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PhD Program

PhD Thesis Defense, Veronica Cappelli, Economics and Decision Sciences

Veronica Cappelli, PhD graduate 2020

Congratulations to Dr Veronica Cappelli, Economics and Decision Sciences, who successfully defended her Doctoral thesis at HEC Paris, on July 13, 2020. Veronica will join the Stanford University as postdoc researcher.

Thesis Topic:  Theories, experiments and applications

Thesis Supervisors: Professor Mohammed Abdellaoui, HEC Paris and Professor Itzhak Gilboa, HEC Paris

Jury Members:    
Bruno Biais, Professor, HEC Paris 
Antoine Billot, Professor, University of Paris II Panthéon-Assas 
Jean-Philippe LeFort,  Maître de conférences, University Paris Dauphine-PSL 
Jean-Marc Tallon, Professor, Paris School of Economics
 
Mohammed Abdellaoui, Professor, HEC Paris, Supervisor
Itzhak Gilboa, Professor, HEC Paris, Co-Supervisor
 

Abstract: 
This dissertation explores several intertwined dimensions of decision-making research. In particular, while focusing on decisions under risk and uncertainty, this work illustrates the transversality of approaches that characterize this area of investigation by collecting an experimental study, a theoretical elaboration and an application. The continuous dialogue between these different approaches to decision-making research is critical to its development, as empirical investigations test and inform formal theories and further ensure their meaningful application in theoretical and empirical contexts, thus contributing to virtuous “creative destruction” dynamics in the field. For example, a large body of empirical evidence shows violations of the expected utility theory. In response, decision theory and behavioral economics provided a large variety of nonexpected utility theories. The existing evidence, however, does not clearly discriminate among such theories. Relative to the investigation of the sources of violations, particular attention has been traditionally devoted to testing several variations of the independence axiom. Yet, on the gains domain, many of the most well-known non-expected utility models abide to the minimal behavioral restrictions traditionally known as the axioms P3 and P4 of Savage (1954), that allow to separate tastes, as captured by a utility function on outcomes, and beliefs, as captured by the willingness to bet on events, often a distorted probability.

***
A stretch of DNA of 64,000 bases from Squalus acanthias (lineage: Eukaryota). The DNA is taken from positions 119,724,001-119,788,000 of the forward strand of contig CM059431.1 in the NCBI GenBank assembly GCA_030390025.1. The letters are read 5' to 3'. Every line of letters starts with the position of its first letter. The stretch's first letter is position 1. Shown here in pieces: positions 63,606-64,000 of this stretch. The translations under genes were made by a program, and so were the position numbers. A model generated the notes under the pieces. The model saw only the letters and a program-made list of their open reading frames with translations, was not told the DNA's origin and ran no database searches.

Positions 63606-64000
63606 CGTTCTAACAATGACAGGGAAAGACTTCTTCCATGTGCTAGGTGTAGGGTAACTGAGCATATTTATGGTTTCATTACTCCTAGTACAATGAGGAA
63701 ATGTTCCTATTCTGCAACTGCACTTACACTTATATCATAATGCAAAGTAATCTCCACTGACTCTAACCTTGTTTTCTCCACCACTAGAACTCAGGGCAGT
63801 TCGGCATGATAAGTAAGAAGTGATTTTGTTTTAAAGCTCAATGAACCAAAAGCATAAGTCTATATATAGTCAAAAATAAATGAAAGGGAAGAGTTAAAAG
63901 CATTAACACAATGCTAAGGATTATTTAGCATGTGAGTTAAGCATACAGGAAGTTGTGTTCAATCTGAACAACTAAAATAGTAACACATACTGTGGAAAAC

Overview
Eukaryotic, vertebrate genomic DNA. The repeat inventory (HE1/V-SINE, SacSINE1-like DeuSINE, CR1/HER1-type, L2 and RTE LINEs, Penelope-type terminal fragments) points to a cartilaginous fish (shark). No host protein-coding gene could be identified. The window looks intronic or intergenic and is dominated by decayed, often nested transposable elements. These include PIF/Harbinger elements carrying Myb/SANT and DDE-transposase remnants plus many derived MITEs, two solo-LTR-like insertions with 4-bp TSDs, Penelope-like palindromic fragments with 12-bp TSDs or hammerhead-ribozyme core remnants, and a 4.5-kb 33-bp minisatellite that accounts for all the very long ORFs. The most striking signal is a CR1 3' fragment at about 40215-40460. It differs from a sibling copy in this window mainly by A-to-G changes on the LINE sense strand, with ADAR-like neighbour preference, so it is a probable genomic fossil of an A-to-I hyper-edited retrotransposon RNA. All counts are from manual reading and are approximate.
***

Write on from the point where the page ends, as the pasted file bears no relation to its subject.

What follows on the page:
In the first chapter of this dissertation, we derive a non-parametric procedure for testing the separability of tastes and beliefs hypothesis and we apply it to the results of two experiments. While P3 is rarely violated, our test finds widespread and pronounced violations of P4, thus suggesting that the assumption of separation of tastes and beliefs may not hold in empirical settings. On the theory side, the issue of separating tastes and beliefs was apparently closed by a series of papers of Ghirardato and Marinacci on biseparable preferences.

Inspired by the findings of the previous chapter, the purpose of the second chapter of this dissertation is to reopen this question by investigating whether, or under what theoretical conditions, such separation actually holds and what its implications are. In particular, we will provide separability conditions in terms of preference midpoints and the novel concept of likelihood midpoints.

In the third chapter, we make use of recent developments in decision-making criteria to provide an extension of the seminal biform games setup of Brandenburger and Stuart (2007). While biform games provide the theoretical basis for formal work in value-based strategy, our framework helps reconciling observed behavior in applied contexts with theory. In particular, we apply the results of our setup to the choice of bringing in substitutes to complementers in business ecosystems, a central decision in competitive strategy. Our solution has several advantages. First, it subsumes the original biform games framework and seamlessly integrates recent related work that provides bounds to value capture. Also, it allows solving issues such as the possible non-uniqueness of solutions and invariance to the competitive environment structure while maintaining the role of competition in determining value capture. Finally, it permits richer preferences representations that, for example, can include subjective distortions of objective chances of value capture.